IS WASHINGTON becoming the new New Haven?" asked a young man who was surprised that at least 20 new works will open here this season.

Actually, New Haven and Boston don't have the tryouts they once did. And Washington, far from becoming the new New Haven, is merely becoming the old Washington.

Through the years, new productions have been a major part of the local theater scene. Among numerous works that have opened here before traveling elsewhere are many that have made theatrical and social history.

It's fitting that "West Side Story's" first major revival should be scheduled come New Year's Eve at the Opera House. The Arthur Laurents-Leonard Bernstein-Jerome Robbins variation on "Romeo and Juliet" had its premiere at the National in August '57, prompting this critic's shortest lead sentence: "'West Side Story' is a work of art," Period. Paragraph. Will it seem so in 1980?

During the run only one major change was tried, a new spot for the comedy song, "Gee, Officer Krupke." That lasted only one performance. Ever since, "West Side Story" has been performed as it was that first night. It introduced such then-unknowns as Carol Lawrence, Larry Kert, Chita Rivera and Martin Charnin, the dancer who 20 years later would conceive another hit musical, "Annie."

And it is equally fitting that Tom Stoppard's "Night and Day" will be having its first American performances Oct 12 at the Eisenhower. It was at the National, in September '67, that Stoppard made his U. S. bow with "Rosencrantz and "(WORD ILLEGIBLE)" Are Dead." His Shakespearean allusions are still continuing in the current Terrace Theater American premiere of the British American Repertory Company's "Dogg's Hamlet, Cahoot's Macbeth."

In terms of political history, the city's most fruitful tryout proved to be for a play that had a relatively brief life. To usher in a new drama by Maxwell Anderson -- "Joan of Lorraine," starring Ingrid Bergman -- the Playwrights' Company had turned from the National, previously booked by another attraction, to George Washington University's Lisner Auditorium. In November '46, GWU took the stand that it would hold to the National's policy of total exclusion of black Americans.

The result was that the Dramatists Guild and Actors' Equity agreed not to play Washington until all Americans would be admitted to its theaters, a ban that didn't take effect until Aug. 1, 1948. The time-consuming result proved more important to the nation's capital than "Joan" did for Anderson's reputation as dramatist.

But all of these are recent successes in Washington's long history of tryouts, which extends back about 100 years. In 1879, a new London musical began what would lead to a righteous international copyright law. (The Soviet Union has just signed up, a century later!) "H.M.S. Pinafore" was pirated here the spring before its New York bow of December 1879, and what was called a "colored" version swiftly followed. Through a surprise production of their latest -- "The Pirates of Penzance" -- that December in New York, Gilbert and Sullivan finally would win their copyright battle over the international play thieves.

Around the turn of the century, Charles and Daniel Frohman introduced a London hit by James M. Barrie to star Maude Adams at Lafayette Square. It was called "Peter Pan." It moved the mext week, Nov. 6, 1905, to New York and, as the present musical version showed this summer at the Kennedy Center, it's pretty much been running ever since.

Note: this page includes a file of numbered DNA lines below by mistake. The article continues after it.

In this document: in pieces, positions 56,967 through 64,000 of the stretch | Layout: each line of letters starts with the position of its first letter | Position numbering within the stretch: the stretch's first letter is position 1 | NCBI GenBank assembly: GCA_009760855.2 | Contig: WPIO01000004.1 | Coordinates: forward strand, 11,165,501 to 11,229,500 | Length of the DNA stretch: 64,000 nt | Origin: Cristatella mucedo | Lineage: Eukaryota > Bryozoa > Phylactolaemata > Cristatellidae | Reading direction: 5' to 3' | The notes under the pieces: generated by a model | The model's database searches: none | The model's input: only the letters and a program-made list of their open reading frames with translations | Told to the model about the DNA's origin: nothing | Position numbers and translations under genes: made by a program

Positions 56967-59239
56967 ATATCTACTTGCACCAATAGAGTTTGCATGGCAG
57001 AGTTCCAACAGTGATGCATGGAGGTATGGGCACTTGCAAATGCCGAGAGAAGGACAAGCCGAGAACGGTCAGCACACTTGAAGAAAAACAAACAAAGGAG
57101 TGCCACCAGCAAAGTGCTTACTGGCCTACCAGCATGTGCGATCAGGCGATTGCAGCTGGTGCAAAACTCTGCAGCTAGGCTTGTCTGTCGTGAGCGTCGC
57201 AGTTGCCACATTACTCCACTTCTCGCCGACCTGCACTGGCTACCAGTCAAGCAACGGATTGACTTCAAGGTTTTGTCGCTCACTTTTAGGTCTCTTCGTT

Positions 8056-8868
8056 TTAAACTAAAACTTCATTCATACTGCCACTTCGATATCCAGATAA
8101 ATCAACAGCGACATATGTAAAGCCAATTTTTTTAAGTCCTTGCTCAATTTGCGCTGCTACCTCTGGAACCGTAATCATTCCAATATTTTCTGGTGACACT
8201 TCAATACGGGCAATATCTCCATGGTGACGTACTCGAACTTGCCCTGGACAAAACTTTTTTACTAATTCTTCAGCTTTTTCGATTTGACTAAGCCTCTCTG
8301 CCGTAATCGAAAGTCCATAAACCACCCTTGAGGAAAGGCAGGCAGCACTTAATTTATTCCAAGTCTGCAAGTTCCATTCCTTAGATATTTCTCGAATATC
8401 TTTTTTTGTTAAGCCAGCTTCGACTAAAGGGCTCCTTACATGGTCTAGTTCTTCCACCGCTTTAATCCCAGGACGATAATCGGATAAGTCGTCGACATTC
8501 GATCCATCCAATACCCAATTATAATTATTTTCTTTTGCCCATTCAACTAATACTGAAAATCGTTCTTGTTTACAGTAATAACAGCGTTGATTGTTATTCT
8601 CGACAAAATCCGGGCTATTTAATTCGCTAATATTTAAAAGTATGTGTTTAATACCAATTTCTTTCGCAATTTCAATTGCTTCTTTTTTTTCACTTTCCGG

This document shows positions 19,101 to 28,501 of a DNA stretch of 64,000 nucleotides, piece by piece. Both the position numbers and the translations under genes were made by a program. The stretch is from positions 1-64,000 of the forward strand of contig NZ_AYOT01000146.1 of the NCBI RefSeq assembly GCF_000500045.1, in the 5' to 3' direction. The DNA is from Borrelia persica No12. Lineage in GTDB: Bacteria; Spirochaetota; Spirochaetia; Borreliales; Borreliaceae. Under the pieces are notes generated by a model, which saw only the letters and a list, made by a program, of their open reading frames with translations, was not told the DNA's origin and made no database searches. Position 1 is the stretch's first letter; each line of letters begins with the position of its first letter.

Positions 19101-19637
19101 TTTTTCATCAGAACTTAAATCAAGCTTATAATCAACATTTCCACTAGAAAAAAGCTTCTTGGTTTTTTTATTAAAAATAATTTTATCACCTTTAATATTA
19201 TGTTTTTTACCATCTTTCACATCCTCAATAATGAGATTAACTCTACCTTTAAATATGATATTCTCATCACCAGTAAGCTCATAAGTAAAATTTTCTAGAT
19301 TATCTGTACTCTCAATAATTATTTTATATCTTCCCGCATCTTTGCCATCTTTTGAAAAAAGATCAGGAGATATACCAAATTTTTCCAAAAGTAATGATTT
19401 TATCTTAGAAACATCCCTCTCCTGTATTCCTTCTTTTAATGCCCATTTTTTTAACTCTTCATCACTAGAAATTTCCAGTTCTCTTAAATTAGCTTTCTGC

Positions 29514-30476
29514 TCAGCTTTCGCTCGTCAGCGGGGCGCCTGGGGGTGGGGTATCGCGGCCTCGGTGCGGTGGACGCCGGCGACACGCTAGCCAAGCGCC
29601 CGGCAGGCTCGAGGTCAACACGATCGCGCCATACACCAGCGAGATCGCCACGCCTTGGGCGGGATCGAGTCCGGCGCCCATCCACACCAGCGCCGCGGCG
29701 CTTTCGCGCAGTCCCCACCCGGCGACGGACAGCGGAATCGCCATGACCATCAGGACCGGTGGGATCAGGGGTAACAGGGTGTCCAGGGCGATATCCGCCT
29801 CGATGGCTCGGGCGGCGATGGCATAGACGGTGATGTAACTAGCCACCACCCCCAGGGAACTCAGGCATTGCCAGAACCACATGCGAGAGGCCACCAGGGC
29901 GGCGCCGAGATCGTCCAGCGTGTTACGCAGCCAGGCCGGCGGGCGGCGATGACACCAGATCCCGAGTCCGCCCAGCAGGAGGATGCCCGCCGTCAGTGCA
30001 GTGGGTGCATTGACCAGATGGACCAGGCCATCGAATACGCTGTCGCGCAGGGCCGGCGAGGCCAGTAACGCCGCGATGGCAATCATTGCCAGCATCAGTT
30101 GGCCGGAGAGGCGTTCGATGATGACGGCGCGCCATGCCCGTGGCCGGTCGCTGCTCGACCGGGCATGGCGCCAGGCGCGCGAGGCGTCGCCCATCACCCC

The '20s were eventful, too.In The Washington Post of Nov. 16, 1927, the late John J. Daly hailed the new musical that had run 100 minutes overtime the night before at the National.

It was called "Show Boat," and Daly enthused especially over "a song destined to become as popular as the Volga Boatman's Song, 'Old Man River.'" Oscar Hammerstein II, later the librettist for "Oklahoma!," never was satisfied with the cuts he had to make, but withal "Show Boat" deserves a smashing, first-class revival.

The '30s were one of the most colorful decades.

Maybe the reason George S. Kaufman described satire as "something that closes on Saturday night" lay in "Bring on the Girls." It opened the same night in September '34 as the American Bankers Association's annual meeting here. Kaufman and Morrie Ryskind -- who'd done so well with "Of Thee I Sing" -- here needled Franklin Roosevelt's Keynesian fiscal policies and wrote a second-act curtain that stuffed the stage with government-financed gift boxes: hundreds of them, garishly wrapped, containing fur coats, diamonds and other desirables.

"Bring on the Girls" ended its career the following Saturday night. Years later I asked its star, Jack Benny, why they hadn't gone on knocking audiences silly. He replied: "After that Act II curtain, no one could think of how to top it, and we had a whole act to go."

"She's busier than a cat on a hot tin roof" was a line from a Washington tryout of September '38, and it wasn't by Tennessee Williams. It was by Clare Boothe, "Kiss the Boys Goodbye." The hunt had just begun for a Scarlett O'Hara for the movie "Gone with the Wind," and Boothe's play mocked the publicity-hyped search for an actress to play one Velvet O'Toole in a Civil War movie. It was one of the funniest topical satires ever I saw and went on to high favor as outright farce. When it was published, author Boothe, who became Clare Boothe Luce and a congresswoman from Connecticut, confounded all by declaring the play to be "a political allegory about fascism in America." Why doesn't someone give Mrs. Luce another first night?